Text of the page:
The results of a survey of 5,000 homes in the area most likely to be affected by the extension of the Mark Clark Expressway revealed that 72% of residents were in favor of completing Alternative G.
By Lauren Ratcliffe
Published Sept. 10, 2012
Charleston County legislators held two recent news conferences touting support for the completion of Interstate 526, and now have data to support those claims.
The results of a survey of 5,000 homes in the area most likely to be affected by the extension of the Mark Clark Expressway revealed that 72% of residents were in favor of completing Alternative G. The survey was conducted by the S.C. Department of Transportation and the University of South Carolina’s Institute for Public Service and Policy Research.
Residents living in ZIP codes 29407, 29412, 29414, 29439, 29455 and 29487 were selected randomly for the survey; nearly half, 44.5%, responded.
Levels of support for the project varied by ZIP code, age and race, but all subgroups reported majority approval for completing the roadway.
Older respondents favored the project in greater number than younger ones. Eighty-four percent of those over age 65 favored the project while 68% of those younger than 30 were in favor.
Men were more likely than women to favor the extension of the Mark Clark Expressway along the proposed route, 78.7% to 67.4%.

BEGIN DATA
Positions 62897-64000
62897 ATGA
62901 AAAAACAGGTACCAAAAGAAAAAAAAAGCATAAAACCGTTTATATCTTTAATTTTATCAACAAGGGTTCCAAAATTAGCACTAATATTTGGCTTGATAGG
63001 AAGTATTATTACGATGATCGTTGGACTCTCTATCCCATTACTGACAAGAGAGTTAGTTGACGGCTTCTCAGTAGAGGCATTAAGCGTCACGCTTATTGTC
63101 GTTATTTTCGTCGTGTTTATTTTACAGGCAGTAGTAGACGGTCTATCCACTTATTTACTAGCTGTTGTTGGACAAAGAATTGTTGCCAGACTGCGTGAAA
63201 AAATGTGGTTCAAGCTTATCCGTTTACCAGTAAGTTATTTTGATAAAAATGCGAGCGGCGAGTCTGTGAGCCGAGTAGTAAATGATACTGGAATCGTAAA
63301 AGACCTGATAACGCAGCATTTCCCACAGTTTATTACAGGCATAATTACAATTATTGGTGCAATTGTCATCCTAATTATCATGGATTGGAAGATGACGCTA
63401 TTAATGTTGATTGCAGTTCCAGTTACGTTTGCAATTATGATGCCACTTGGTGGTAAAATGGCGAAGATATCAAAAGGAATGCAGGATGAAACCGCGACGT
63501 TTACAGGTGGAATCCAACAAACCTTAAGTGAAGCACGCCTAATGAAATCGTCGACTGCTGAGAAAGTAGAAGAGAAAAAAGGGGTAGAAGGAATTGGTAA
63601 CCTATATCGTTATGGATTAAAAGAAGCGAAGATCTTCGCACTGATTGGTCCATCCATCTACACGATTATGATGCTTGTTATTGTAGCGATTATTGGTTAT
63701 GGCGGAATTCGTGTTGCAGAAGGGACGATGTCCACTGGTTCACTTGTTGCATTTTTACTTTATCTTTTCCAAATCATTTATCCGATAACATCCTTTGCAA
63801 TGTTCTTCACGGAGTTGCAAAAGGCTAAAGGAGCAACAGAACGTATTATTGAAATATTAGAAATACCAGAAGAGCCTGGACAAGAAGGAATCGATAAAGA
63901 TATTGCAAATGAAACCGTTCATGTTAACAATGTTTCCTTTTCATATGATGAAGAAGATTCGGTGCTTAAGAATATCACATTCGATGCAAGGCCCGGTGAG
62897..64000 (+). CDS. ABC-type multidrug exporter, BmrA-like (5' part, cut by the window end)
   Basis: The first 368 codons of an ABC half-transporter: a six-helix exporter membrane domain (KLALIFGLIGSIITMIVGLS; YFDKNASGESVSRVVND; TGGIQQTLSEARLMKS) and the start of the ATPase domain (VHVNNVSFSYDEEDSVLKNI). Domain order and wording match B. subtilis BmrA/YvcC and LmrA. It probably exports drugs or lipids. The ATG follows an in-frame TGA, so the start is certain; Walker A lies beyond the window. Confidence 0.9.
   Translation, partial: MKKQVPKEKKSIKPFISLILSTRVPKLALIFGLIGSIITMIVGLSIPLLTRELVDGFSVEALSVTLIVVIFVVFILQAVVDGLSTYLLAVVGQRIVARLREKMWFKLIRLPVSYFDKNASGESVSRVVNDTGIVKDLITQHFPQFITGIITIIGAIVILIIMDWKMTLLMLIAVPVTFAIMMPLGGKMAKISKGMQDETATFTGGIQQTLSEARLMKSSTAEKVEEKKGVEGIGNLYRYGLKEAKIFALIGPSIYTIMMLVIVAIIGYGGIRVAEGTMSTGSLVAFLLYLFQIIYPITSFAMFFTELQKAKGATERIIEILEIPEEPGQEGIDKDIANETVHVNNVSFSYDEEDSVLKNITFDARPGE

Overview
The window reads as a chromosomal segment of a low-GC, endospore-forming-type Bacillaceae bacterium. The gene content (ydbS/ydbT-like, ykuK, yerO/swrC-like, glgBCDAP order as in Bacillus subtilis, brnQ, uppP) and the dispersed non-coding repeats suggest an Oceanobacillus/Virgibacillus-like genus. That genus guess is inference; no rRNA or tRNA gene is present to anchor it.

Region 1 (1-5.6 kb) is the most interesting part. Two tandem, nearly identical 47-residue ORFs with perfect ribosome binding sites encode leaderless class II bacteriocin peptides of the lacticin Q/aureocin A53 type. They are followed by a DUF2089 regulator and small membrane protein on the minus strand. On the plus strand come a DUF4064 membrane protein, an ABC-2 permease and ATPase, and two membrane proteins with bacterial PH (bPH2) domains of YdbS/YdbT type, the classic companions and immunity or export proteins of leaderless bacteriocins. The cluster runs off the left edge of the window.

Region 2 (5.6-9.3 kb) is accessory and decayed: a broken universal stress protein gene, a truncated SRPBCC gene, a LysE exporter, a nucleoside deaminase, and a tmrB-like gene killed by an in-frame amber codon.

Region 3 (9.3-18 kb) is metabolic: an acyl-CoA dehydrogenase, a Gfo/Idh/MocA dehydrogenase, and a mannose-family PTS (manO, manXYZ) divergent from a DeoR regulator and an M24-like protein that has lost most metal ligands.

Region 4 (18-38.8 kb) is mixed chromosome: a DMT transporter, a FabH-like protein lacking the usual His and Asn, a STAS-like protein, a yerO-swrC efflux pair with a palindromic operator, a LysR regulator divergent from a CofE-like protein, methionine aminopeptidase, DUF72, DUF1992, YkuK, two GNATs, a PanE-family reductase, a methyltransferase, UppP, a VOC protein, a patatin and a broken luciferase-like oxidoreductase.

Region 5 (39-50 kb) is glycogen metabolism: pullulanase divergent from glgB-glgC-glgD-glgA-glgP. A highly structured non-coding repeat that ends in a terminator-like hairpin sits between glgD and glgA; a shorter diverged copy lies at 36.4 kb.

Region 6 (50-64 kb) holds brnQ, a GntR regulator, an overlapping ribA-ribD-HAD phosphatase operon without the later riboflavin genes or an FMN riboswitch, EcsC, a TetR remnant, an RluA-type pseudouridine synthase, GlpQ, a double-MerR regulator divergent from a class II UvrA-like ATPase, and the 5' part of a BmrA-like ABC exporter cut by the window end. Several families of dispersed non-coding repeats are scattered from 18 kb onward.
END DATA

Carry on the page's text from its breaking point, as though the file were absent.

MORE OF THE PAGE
Along ethnic lines, 81.8% of blacks, 70.2% of whites and 65.3% of those of other races indicated that they favored building the extension of the Mark Clark Expressway along the proposed route.
Charleston County gave control of the project back to the SCDOT in January and no action had been taken on the project by the department. Charleston legislators and officials said the DOT wanted to ensure support for the project existed before agreeing to do anything.
Last month the South Carolina State Transportation Infrastructure Bank approved the remaining $138 million in funding for the completion of the expressway.
Discussions between Charleston County, the Transportation Infrastructure Bank, SCDOT and the Federal Highway Administration will determine whether the project is completed.